Roddy Scheer & Doug Moss
The concept of “daylight savings time” (DST), whereby we set our clocks ahead by an hour from mid-Spring through mid-Fall so we can get more done using natural light later into the evening, was first proposed more than 200 years ago by Benjamin Franklin as a way to save money on candles (!). While Franklin’s idea didn’t catch on back then, Germany instituted a “war effort” version of it to conserve fuel during World War I. The U.S. followed suit in 1918 but scrapped the idea shortly after the war ended.
DST came back to the U.S. during World War II when FDR instituted it year-round as “war time” between February 1942 and September 1945. After WWII, some states adopted summer DST but it wasn’t until Congress passed the Uniform Time Act in 1966 that it became standard across the country (initially Arizona and Michigan opted out; these days only Arizona and Hawaii don’t observe DST).
This past November, Californians voted in an extension of DST year-round across their state. The rationale is that the twice-a-year time change causes lost or poor sleep which leads to more accidents, aggravates existing health issues and has even been linked to a short-term uptick in suicides. Oregon and Washington are also considering aligning with California so the entire West Coast could be on DST throughout the year.
But according to a 2011 study published in The Review of Economics and Statistics by researchers from Yale and Claremont McKenna, such a change may not be good news for the environment. “Our main finding is that, contrary to the policy’s intent, DST increases electricity demand,” report researchers Matthew Kotchen and Laura Grant. “Estimates of the overall increase are approximately 1 percent, but we find that the effect is not constant throughout the DST period.” According to their data, DST causes the greatest increase in electricity consumption in the fall (estimates range from 2-4%) when dipping temperatures send Hoosiers inside earlier to turn up their thermostats. They estimate that increased energy demand as a result of DST adds ~$9 million a year to household power bills across Indiana while the “social costs” of the resulting increased emissions range from $1.7-$5.5 million annually.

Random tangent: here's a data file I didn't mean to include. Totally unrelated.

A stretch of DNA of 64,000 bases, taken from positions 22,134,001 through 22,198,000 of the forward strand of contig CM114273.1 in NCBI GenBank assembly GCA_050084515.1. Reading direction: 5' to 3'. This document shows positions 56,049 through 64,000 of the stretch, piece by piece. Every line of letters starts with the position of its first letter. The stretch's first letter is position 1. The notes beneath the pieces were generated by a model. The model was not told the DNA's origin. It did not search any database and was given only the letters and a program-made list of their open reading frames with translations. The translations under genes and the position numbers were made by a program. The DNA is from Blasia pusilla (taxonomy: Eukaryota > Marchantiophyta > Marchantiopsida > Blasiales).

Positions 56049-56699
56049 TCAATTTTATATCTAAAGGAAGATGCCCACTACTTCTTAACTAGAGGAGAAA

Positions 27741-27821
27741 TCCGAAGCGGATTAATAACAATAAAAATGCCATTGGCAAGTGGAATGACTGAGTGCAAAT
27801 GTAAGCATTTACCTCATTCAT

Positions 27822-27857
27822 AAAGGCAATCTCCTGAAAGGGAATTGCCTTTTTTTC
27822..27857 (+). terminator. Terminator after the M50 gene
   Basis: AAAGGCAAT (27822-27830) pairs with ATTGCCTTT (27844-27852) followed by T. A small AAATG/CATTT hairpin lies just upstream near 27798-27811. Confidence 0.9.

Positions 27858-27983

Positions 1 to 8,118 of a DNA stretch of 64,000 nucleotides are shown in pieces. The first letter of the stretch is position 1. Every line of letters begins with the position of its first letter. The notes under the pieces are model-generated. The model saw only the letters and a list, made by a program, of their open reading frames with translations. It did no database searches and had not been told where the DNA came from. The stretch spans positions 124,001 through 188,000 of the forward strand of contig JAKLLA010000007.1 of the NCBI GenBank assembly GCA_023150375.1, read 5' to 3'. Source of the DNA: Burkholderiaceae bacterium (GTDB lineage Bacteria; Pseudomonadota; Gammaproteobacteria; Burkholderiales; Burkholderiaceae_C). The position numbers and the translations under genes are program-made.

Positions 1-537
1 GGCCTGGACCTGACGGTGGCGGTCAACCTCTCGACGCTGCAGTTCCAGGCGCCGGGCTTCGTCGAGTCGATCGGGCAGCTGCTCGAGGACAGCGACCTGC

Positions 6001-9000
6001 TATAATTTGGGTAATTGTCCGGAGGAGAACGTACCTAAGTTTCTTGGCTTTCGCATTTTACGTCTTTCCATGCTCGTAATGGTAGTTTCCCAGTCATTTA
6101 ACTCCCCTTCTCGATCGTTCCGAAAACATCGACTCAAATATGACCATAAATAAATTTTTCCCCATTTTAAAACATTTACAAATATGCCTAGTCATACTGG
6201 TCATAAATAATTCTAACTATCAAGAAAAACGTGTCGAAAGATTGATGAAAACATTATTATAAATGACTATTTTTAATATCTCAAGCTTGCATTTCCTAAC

Of course, mileage varies by region. A study by the California Energy Commission found that extending DST would have little to no effect on energy use in that state. Meanwhile, a U.S. Department of Energy analysis of 67 different power utilities across the country concluded that a four-week extension of DST would save Americans ~0.5 percent of electricity per day, or 1.3 trillion watt-hours in total — enough to power 100,000 households for a year.
Whether or not the recent interest in extending DST throughout the year on the West Coast will take hold across the country is anyone’s guess. In the meantime, we can all look forward to the second Sunday in March to spring ahead and leave the short and dreary winter days behind us — at least for a few months.
CONTACTS: “Does Daylight Saving Time Save Energy? Evidence from a Natural Experiment in Indiana,” ideas.repec.org/a/tpr/restat/v93y2011i4p1172-1185.html; “The Dark Side of Daylight Savings Time,” theconversation.com/the-dark-side-of-daylight-saving-time-91958.
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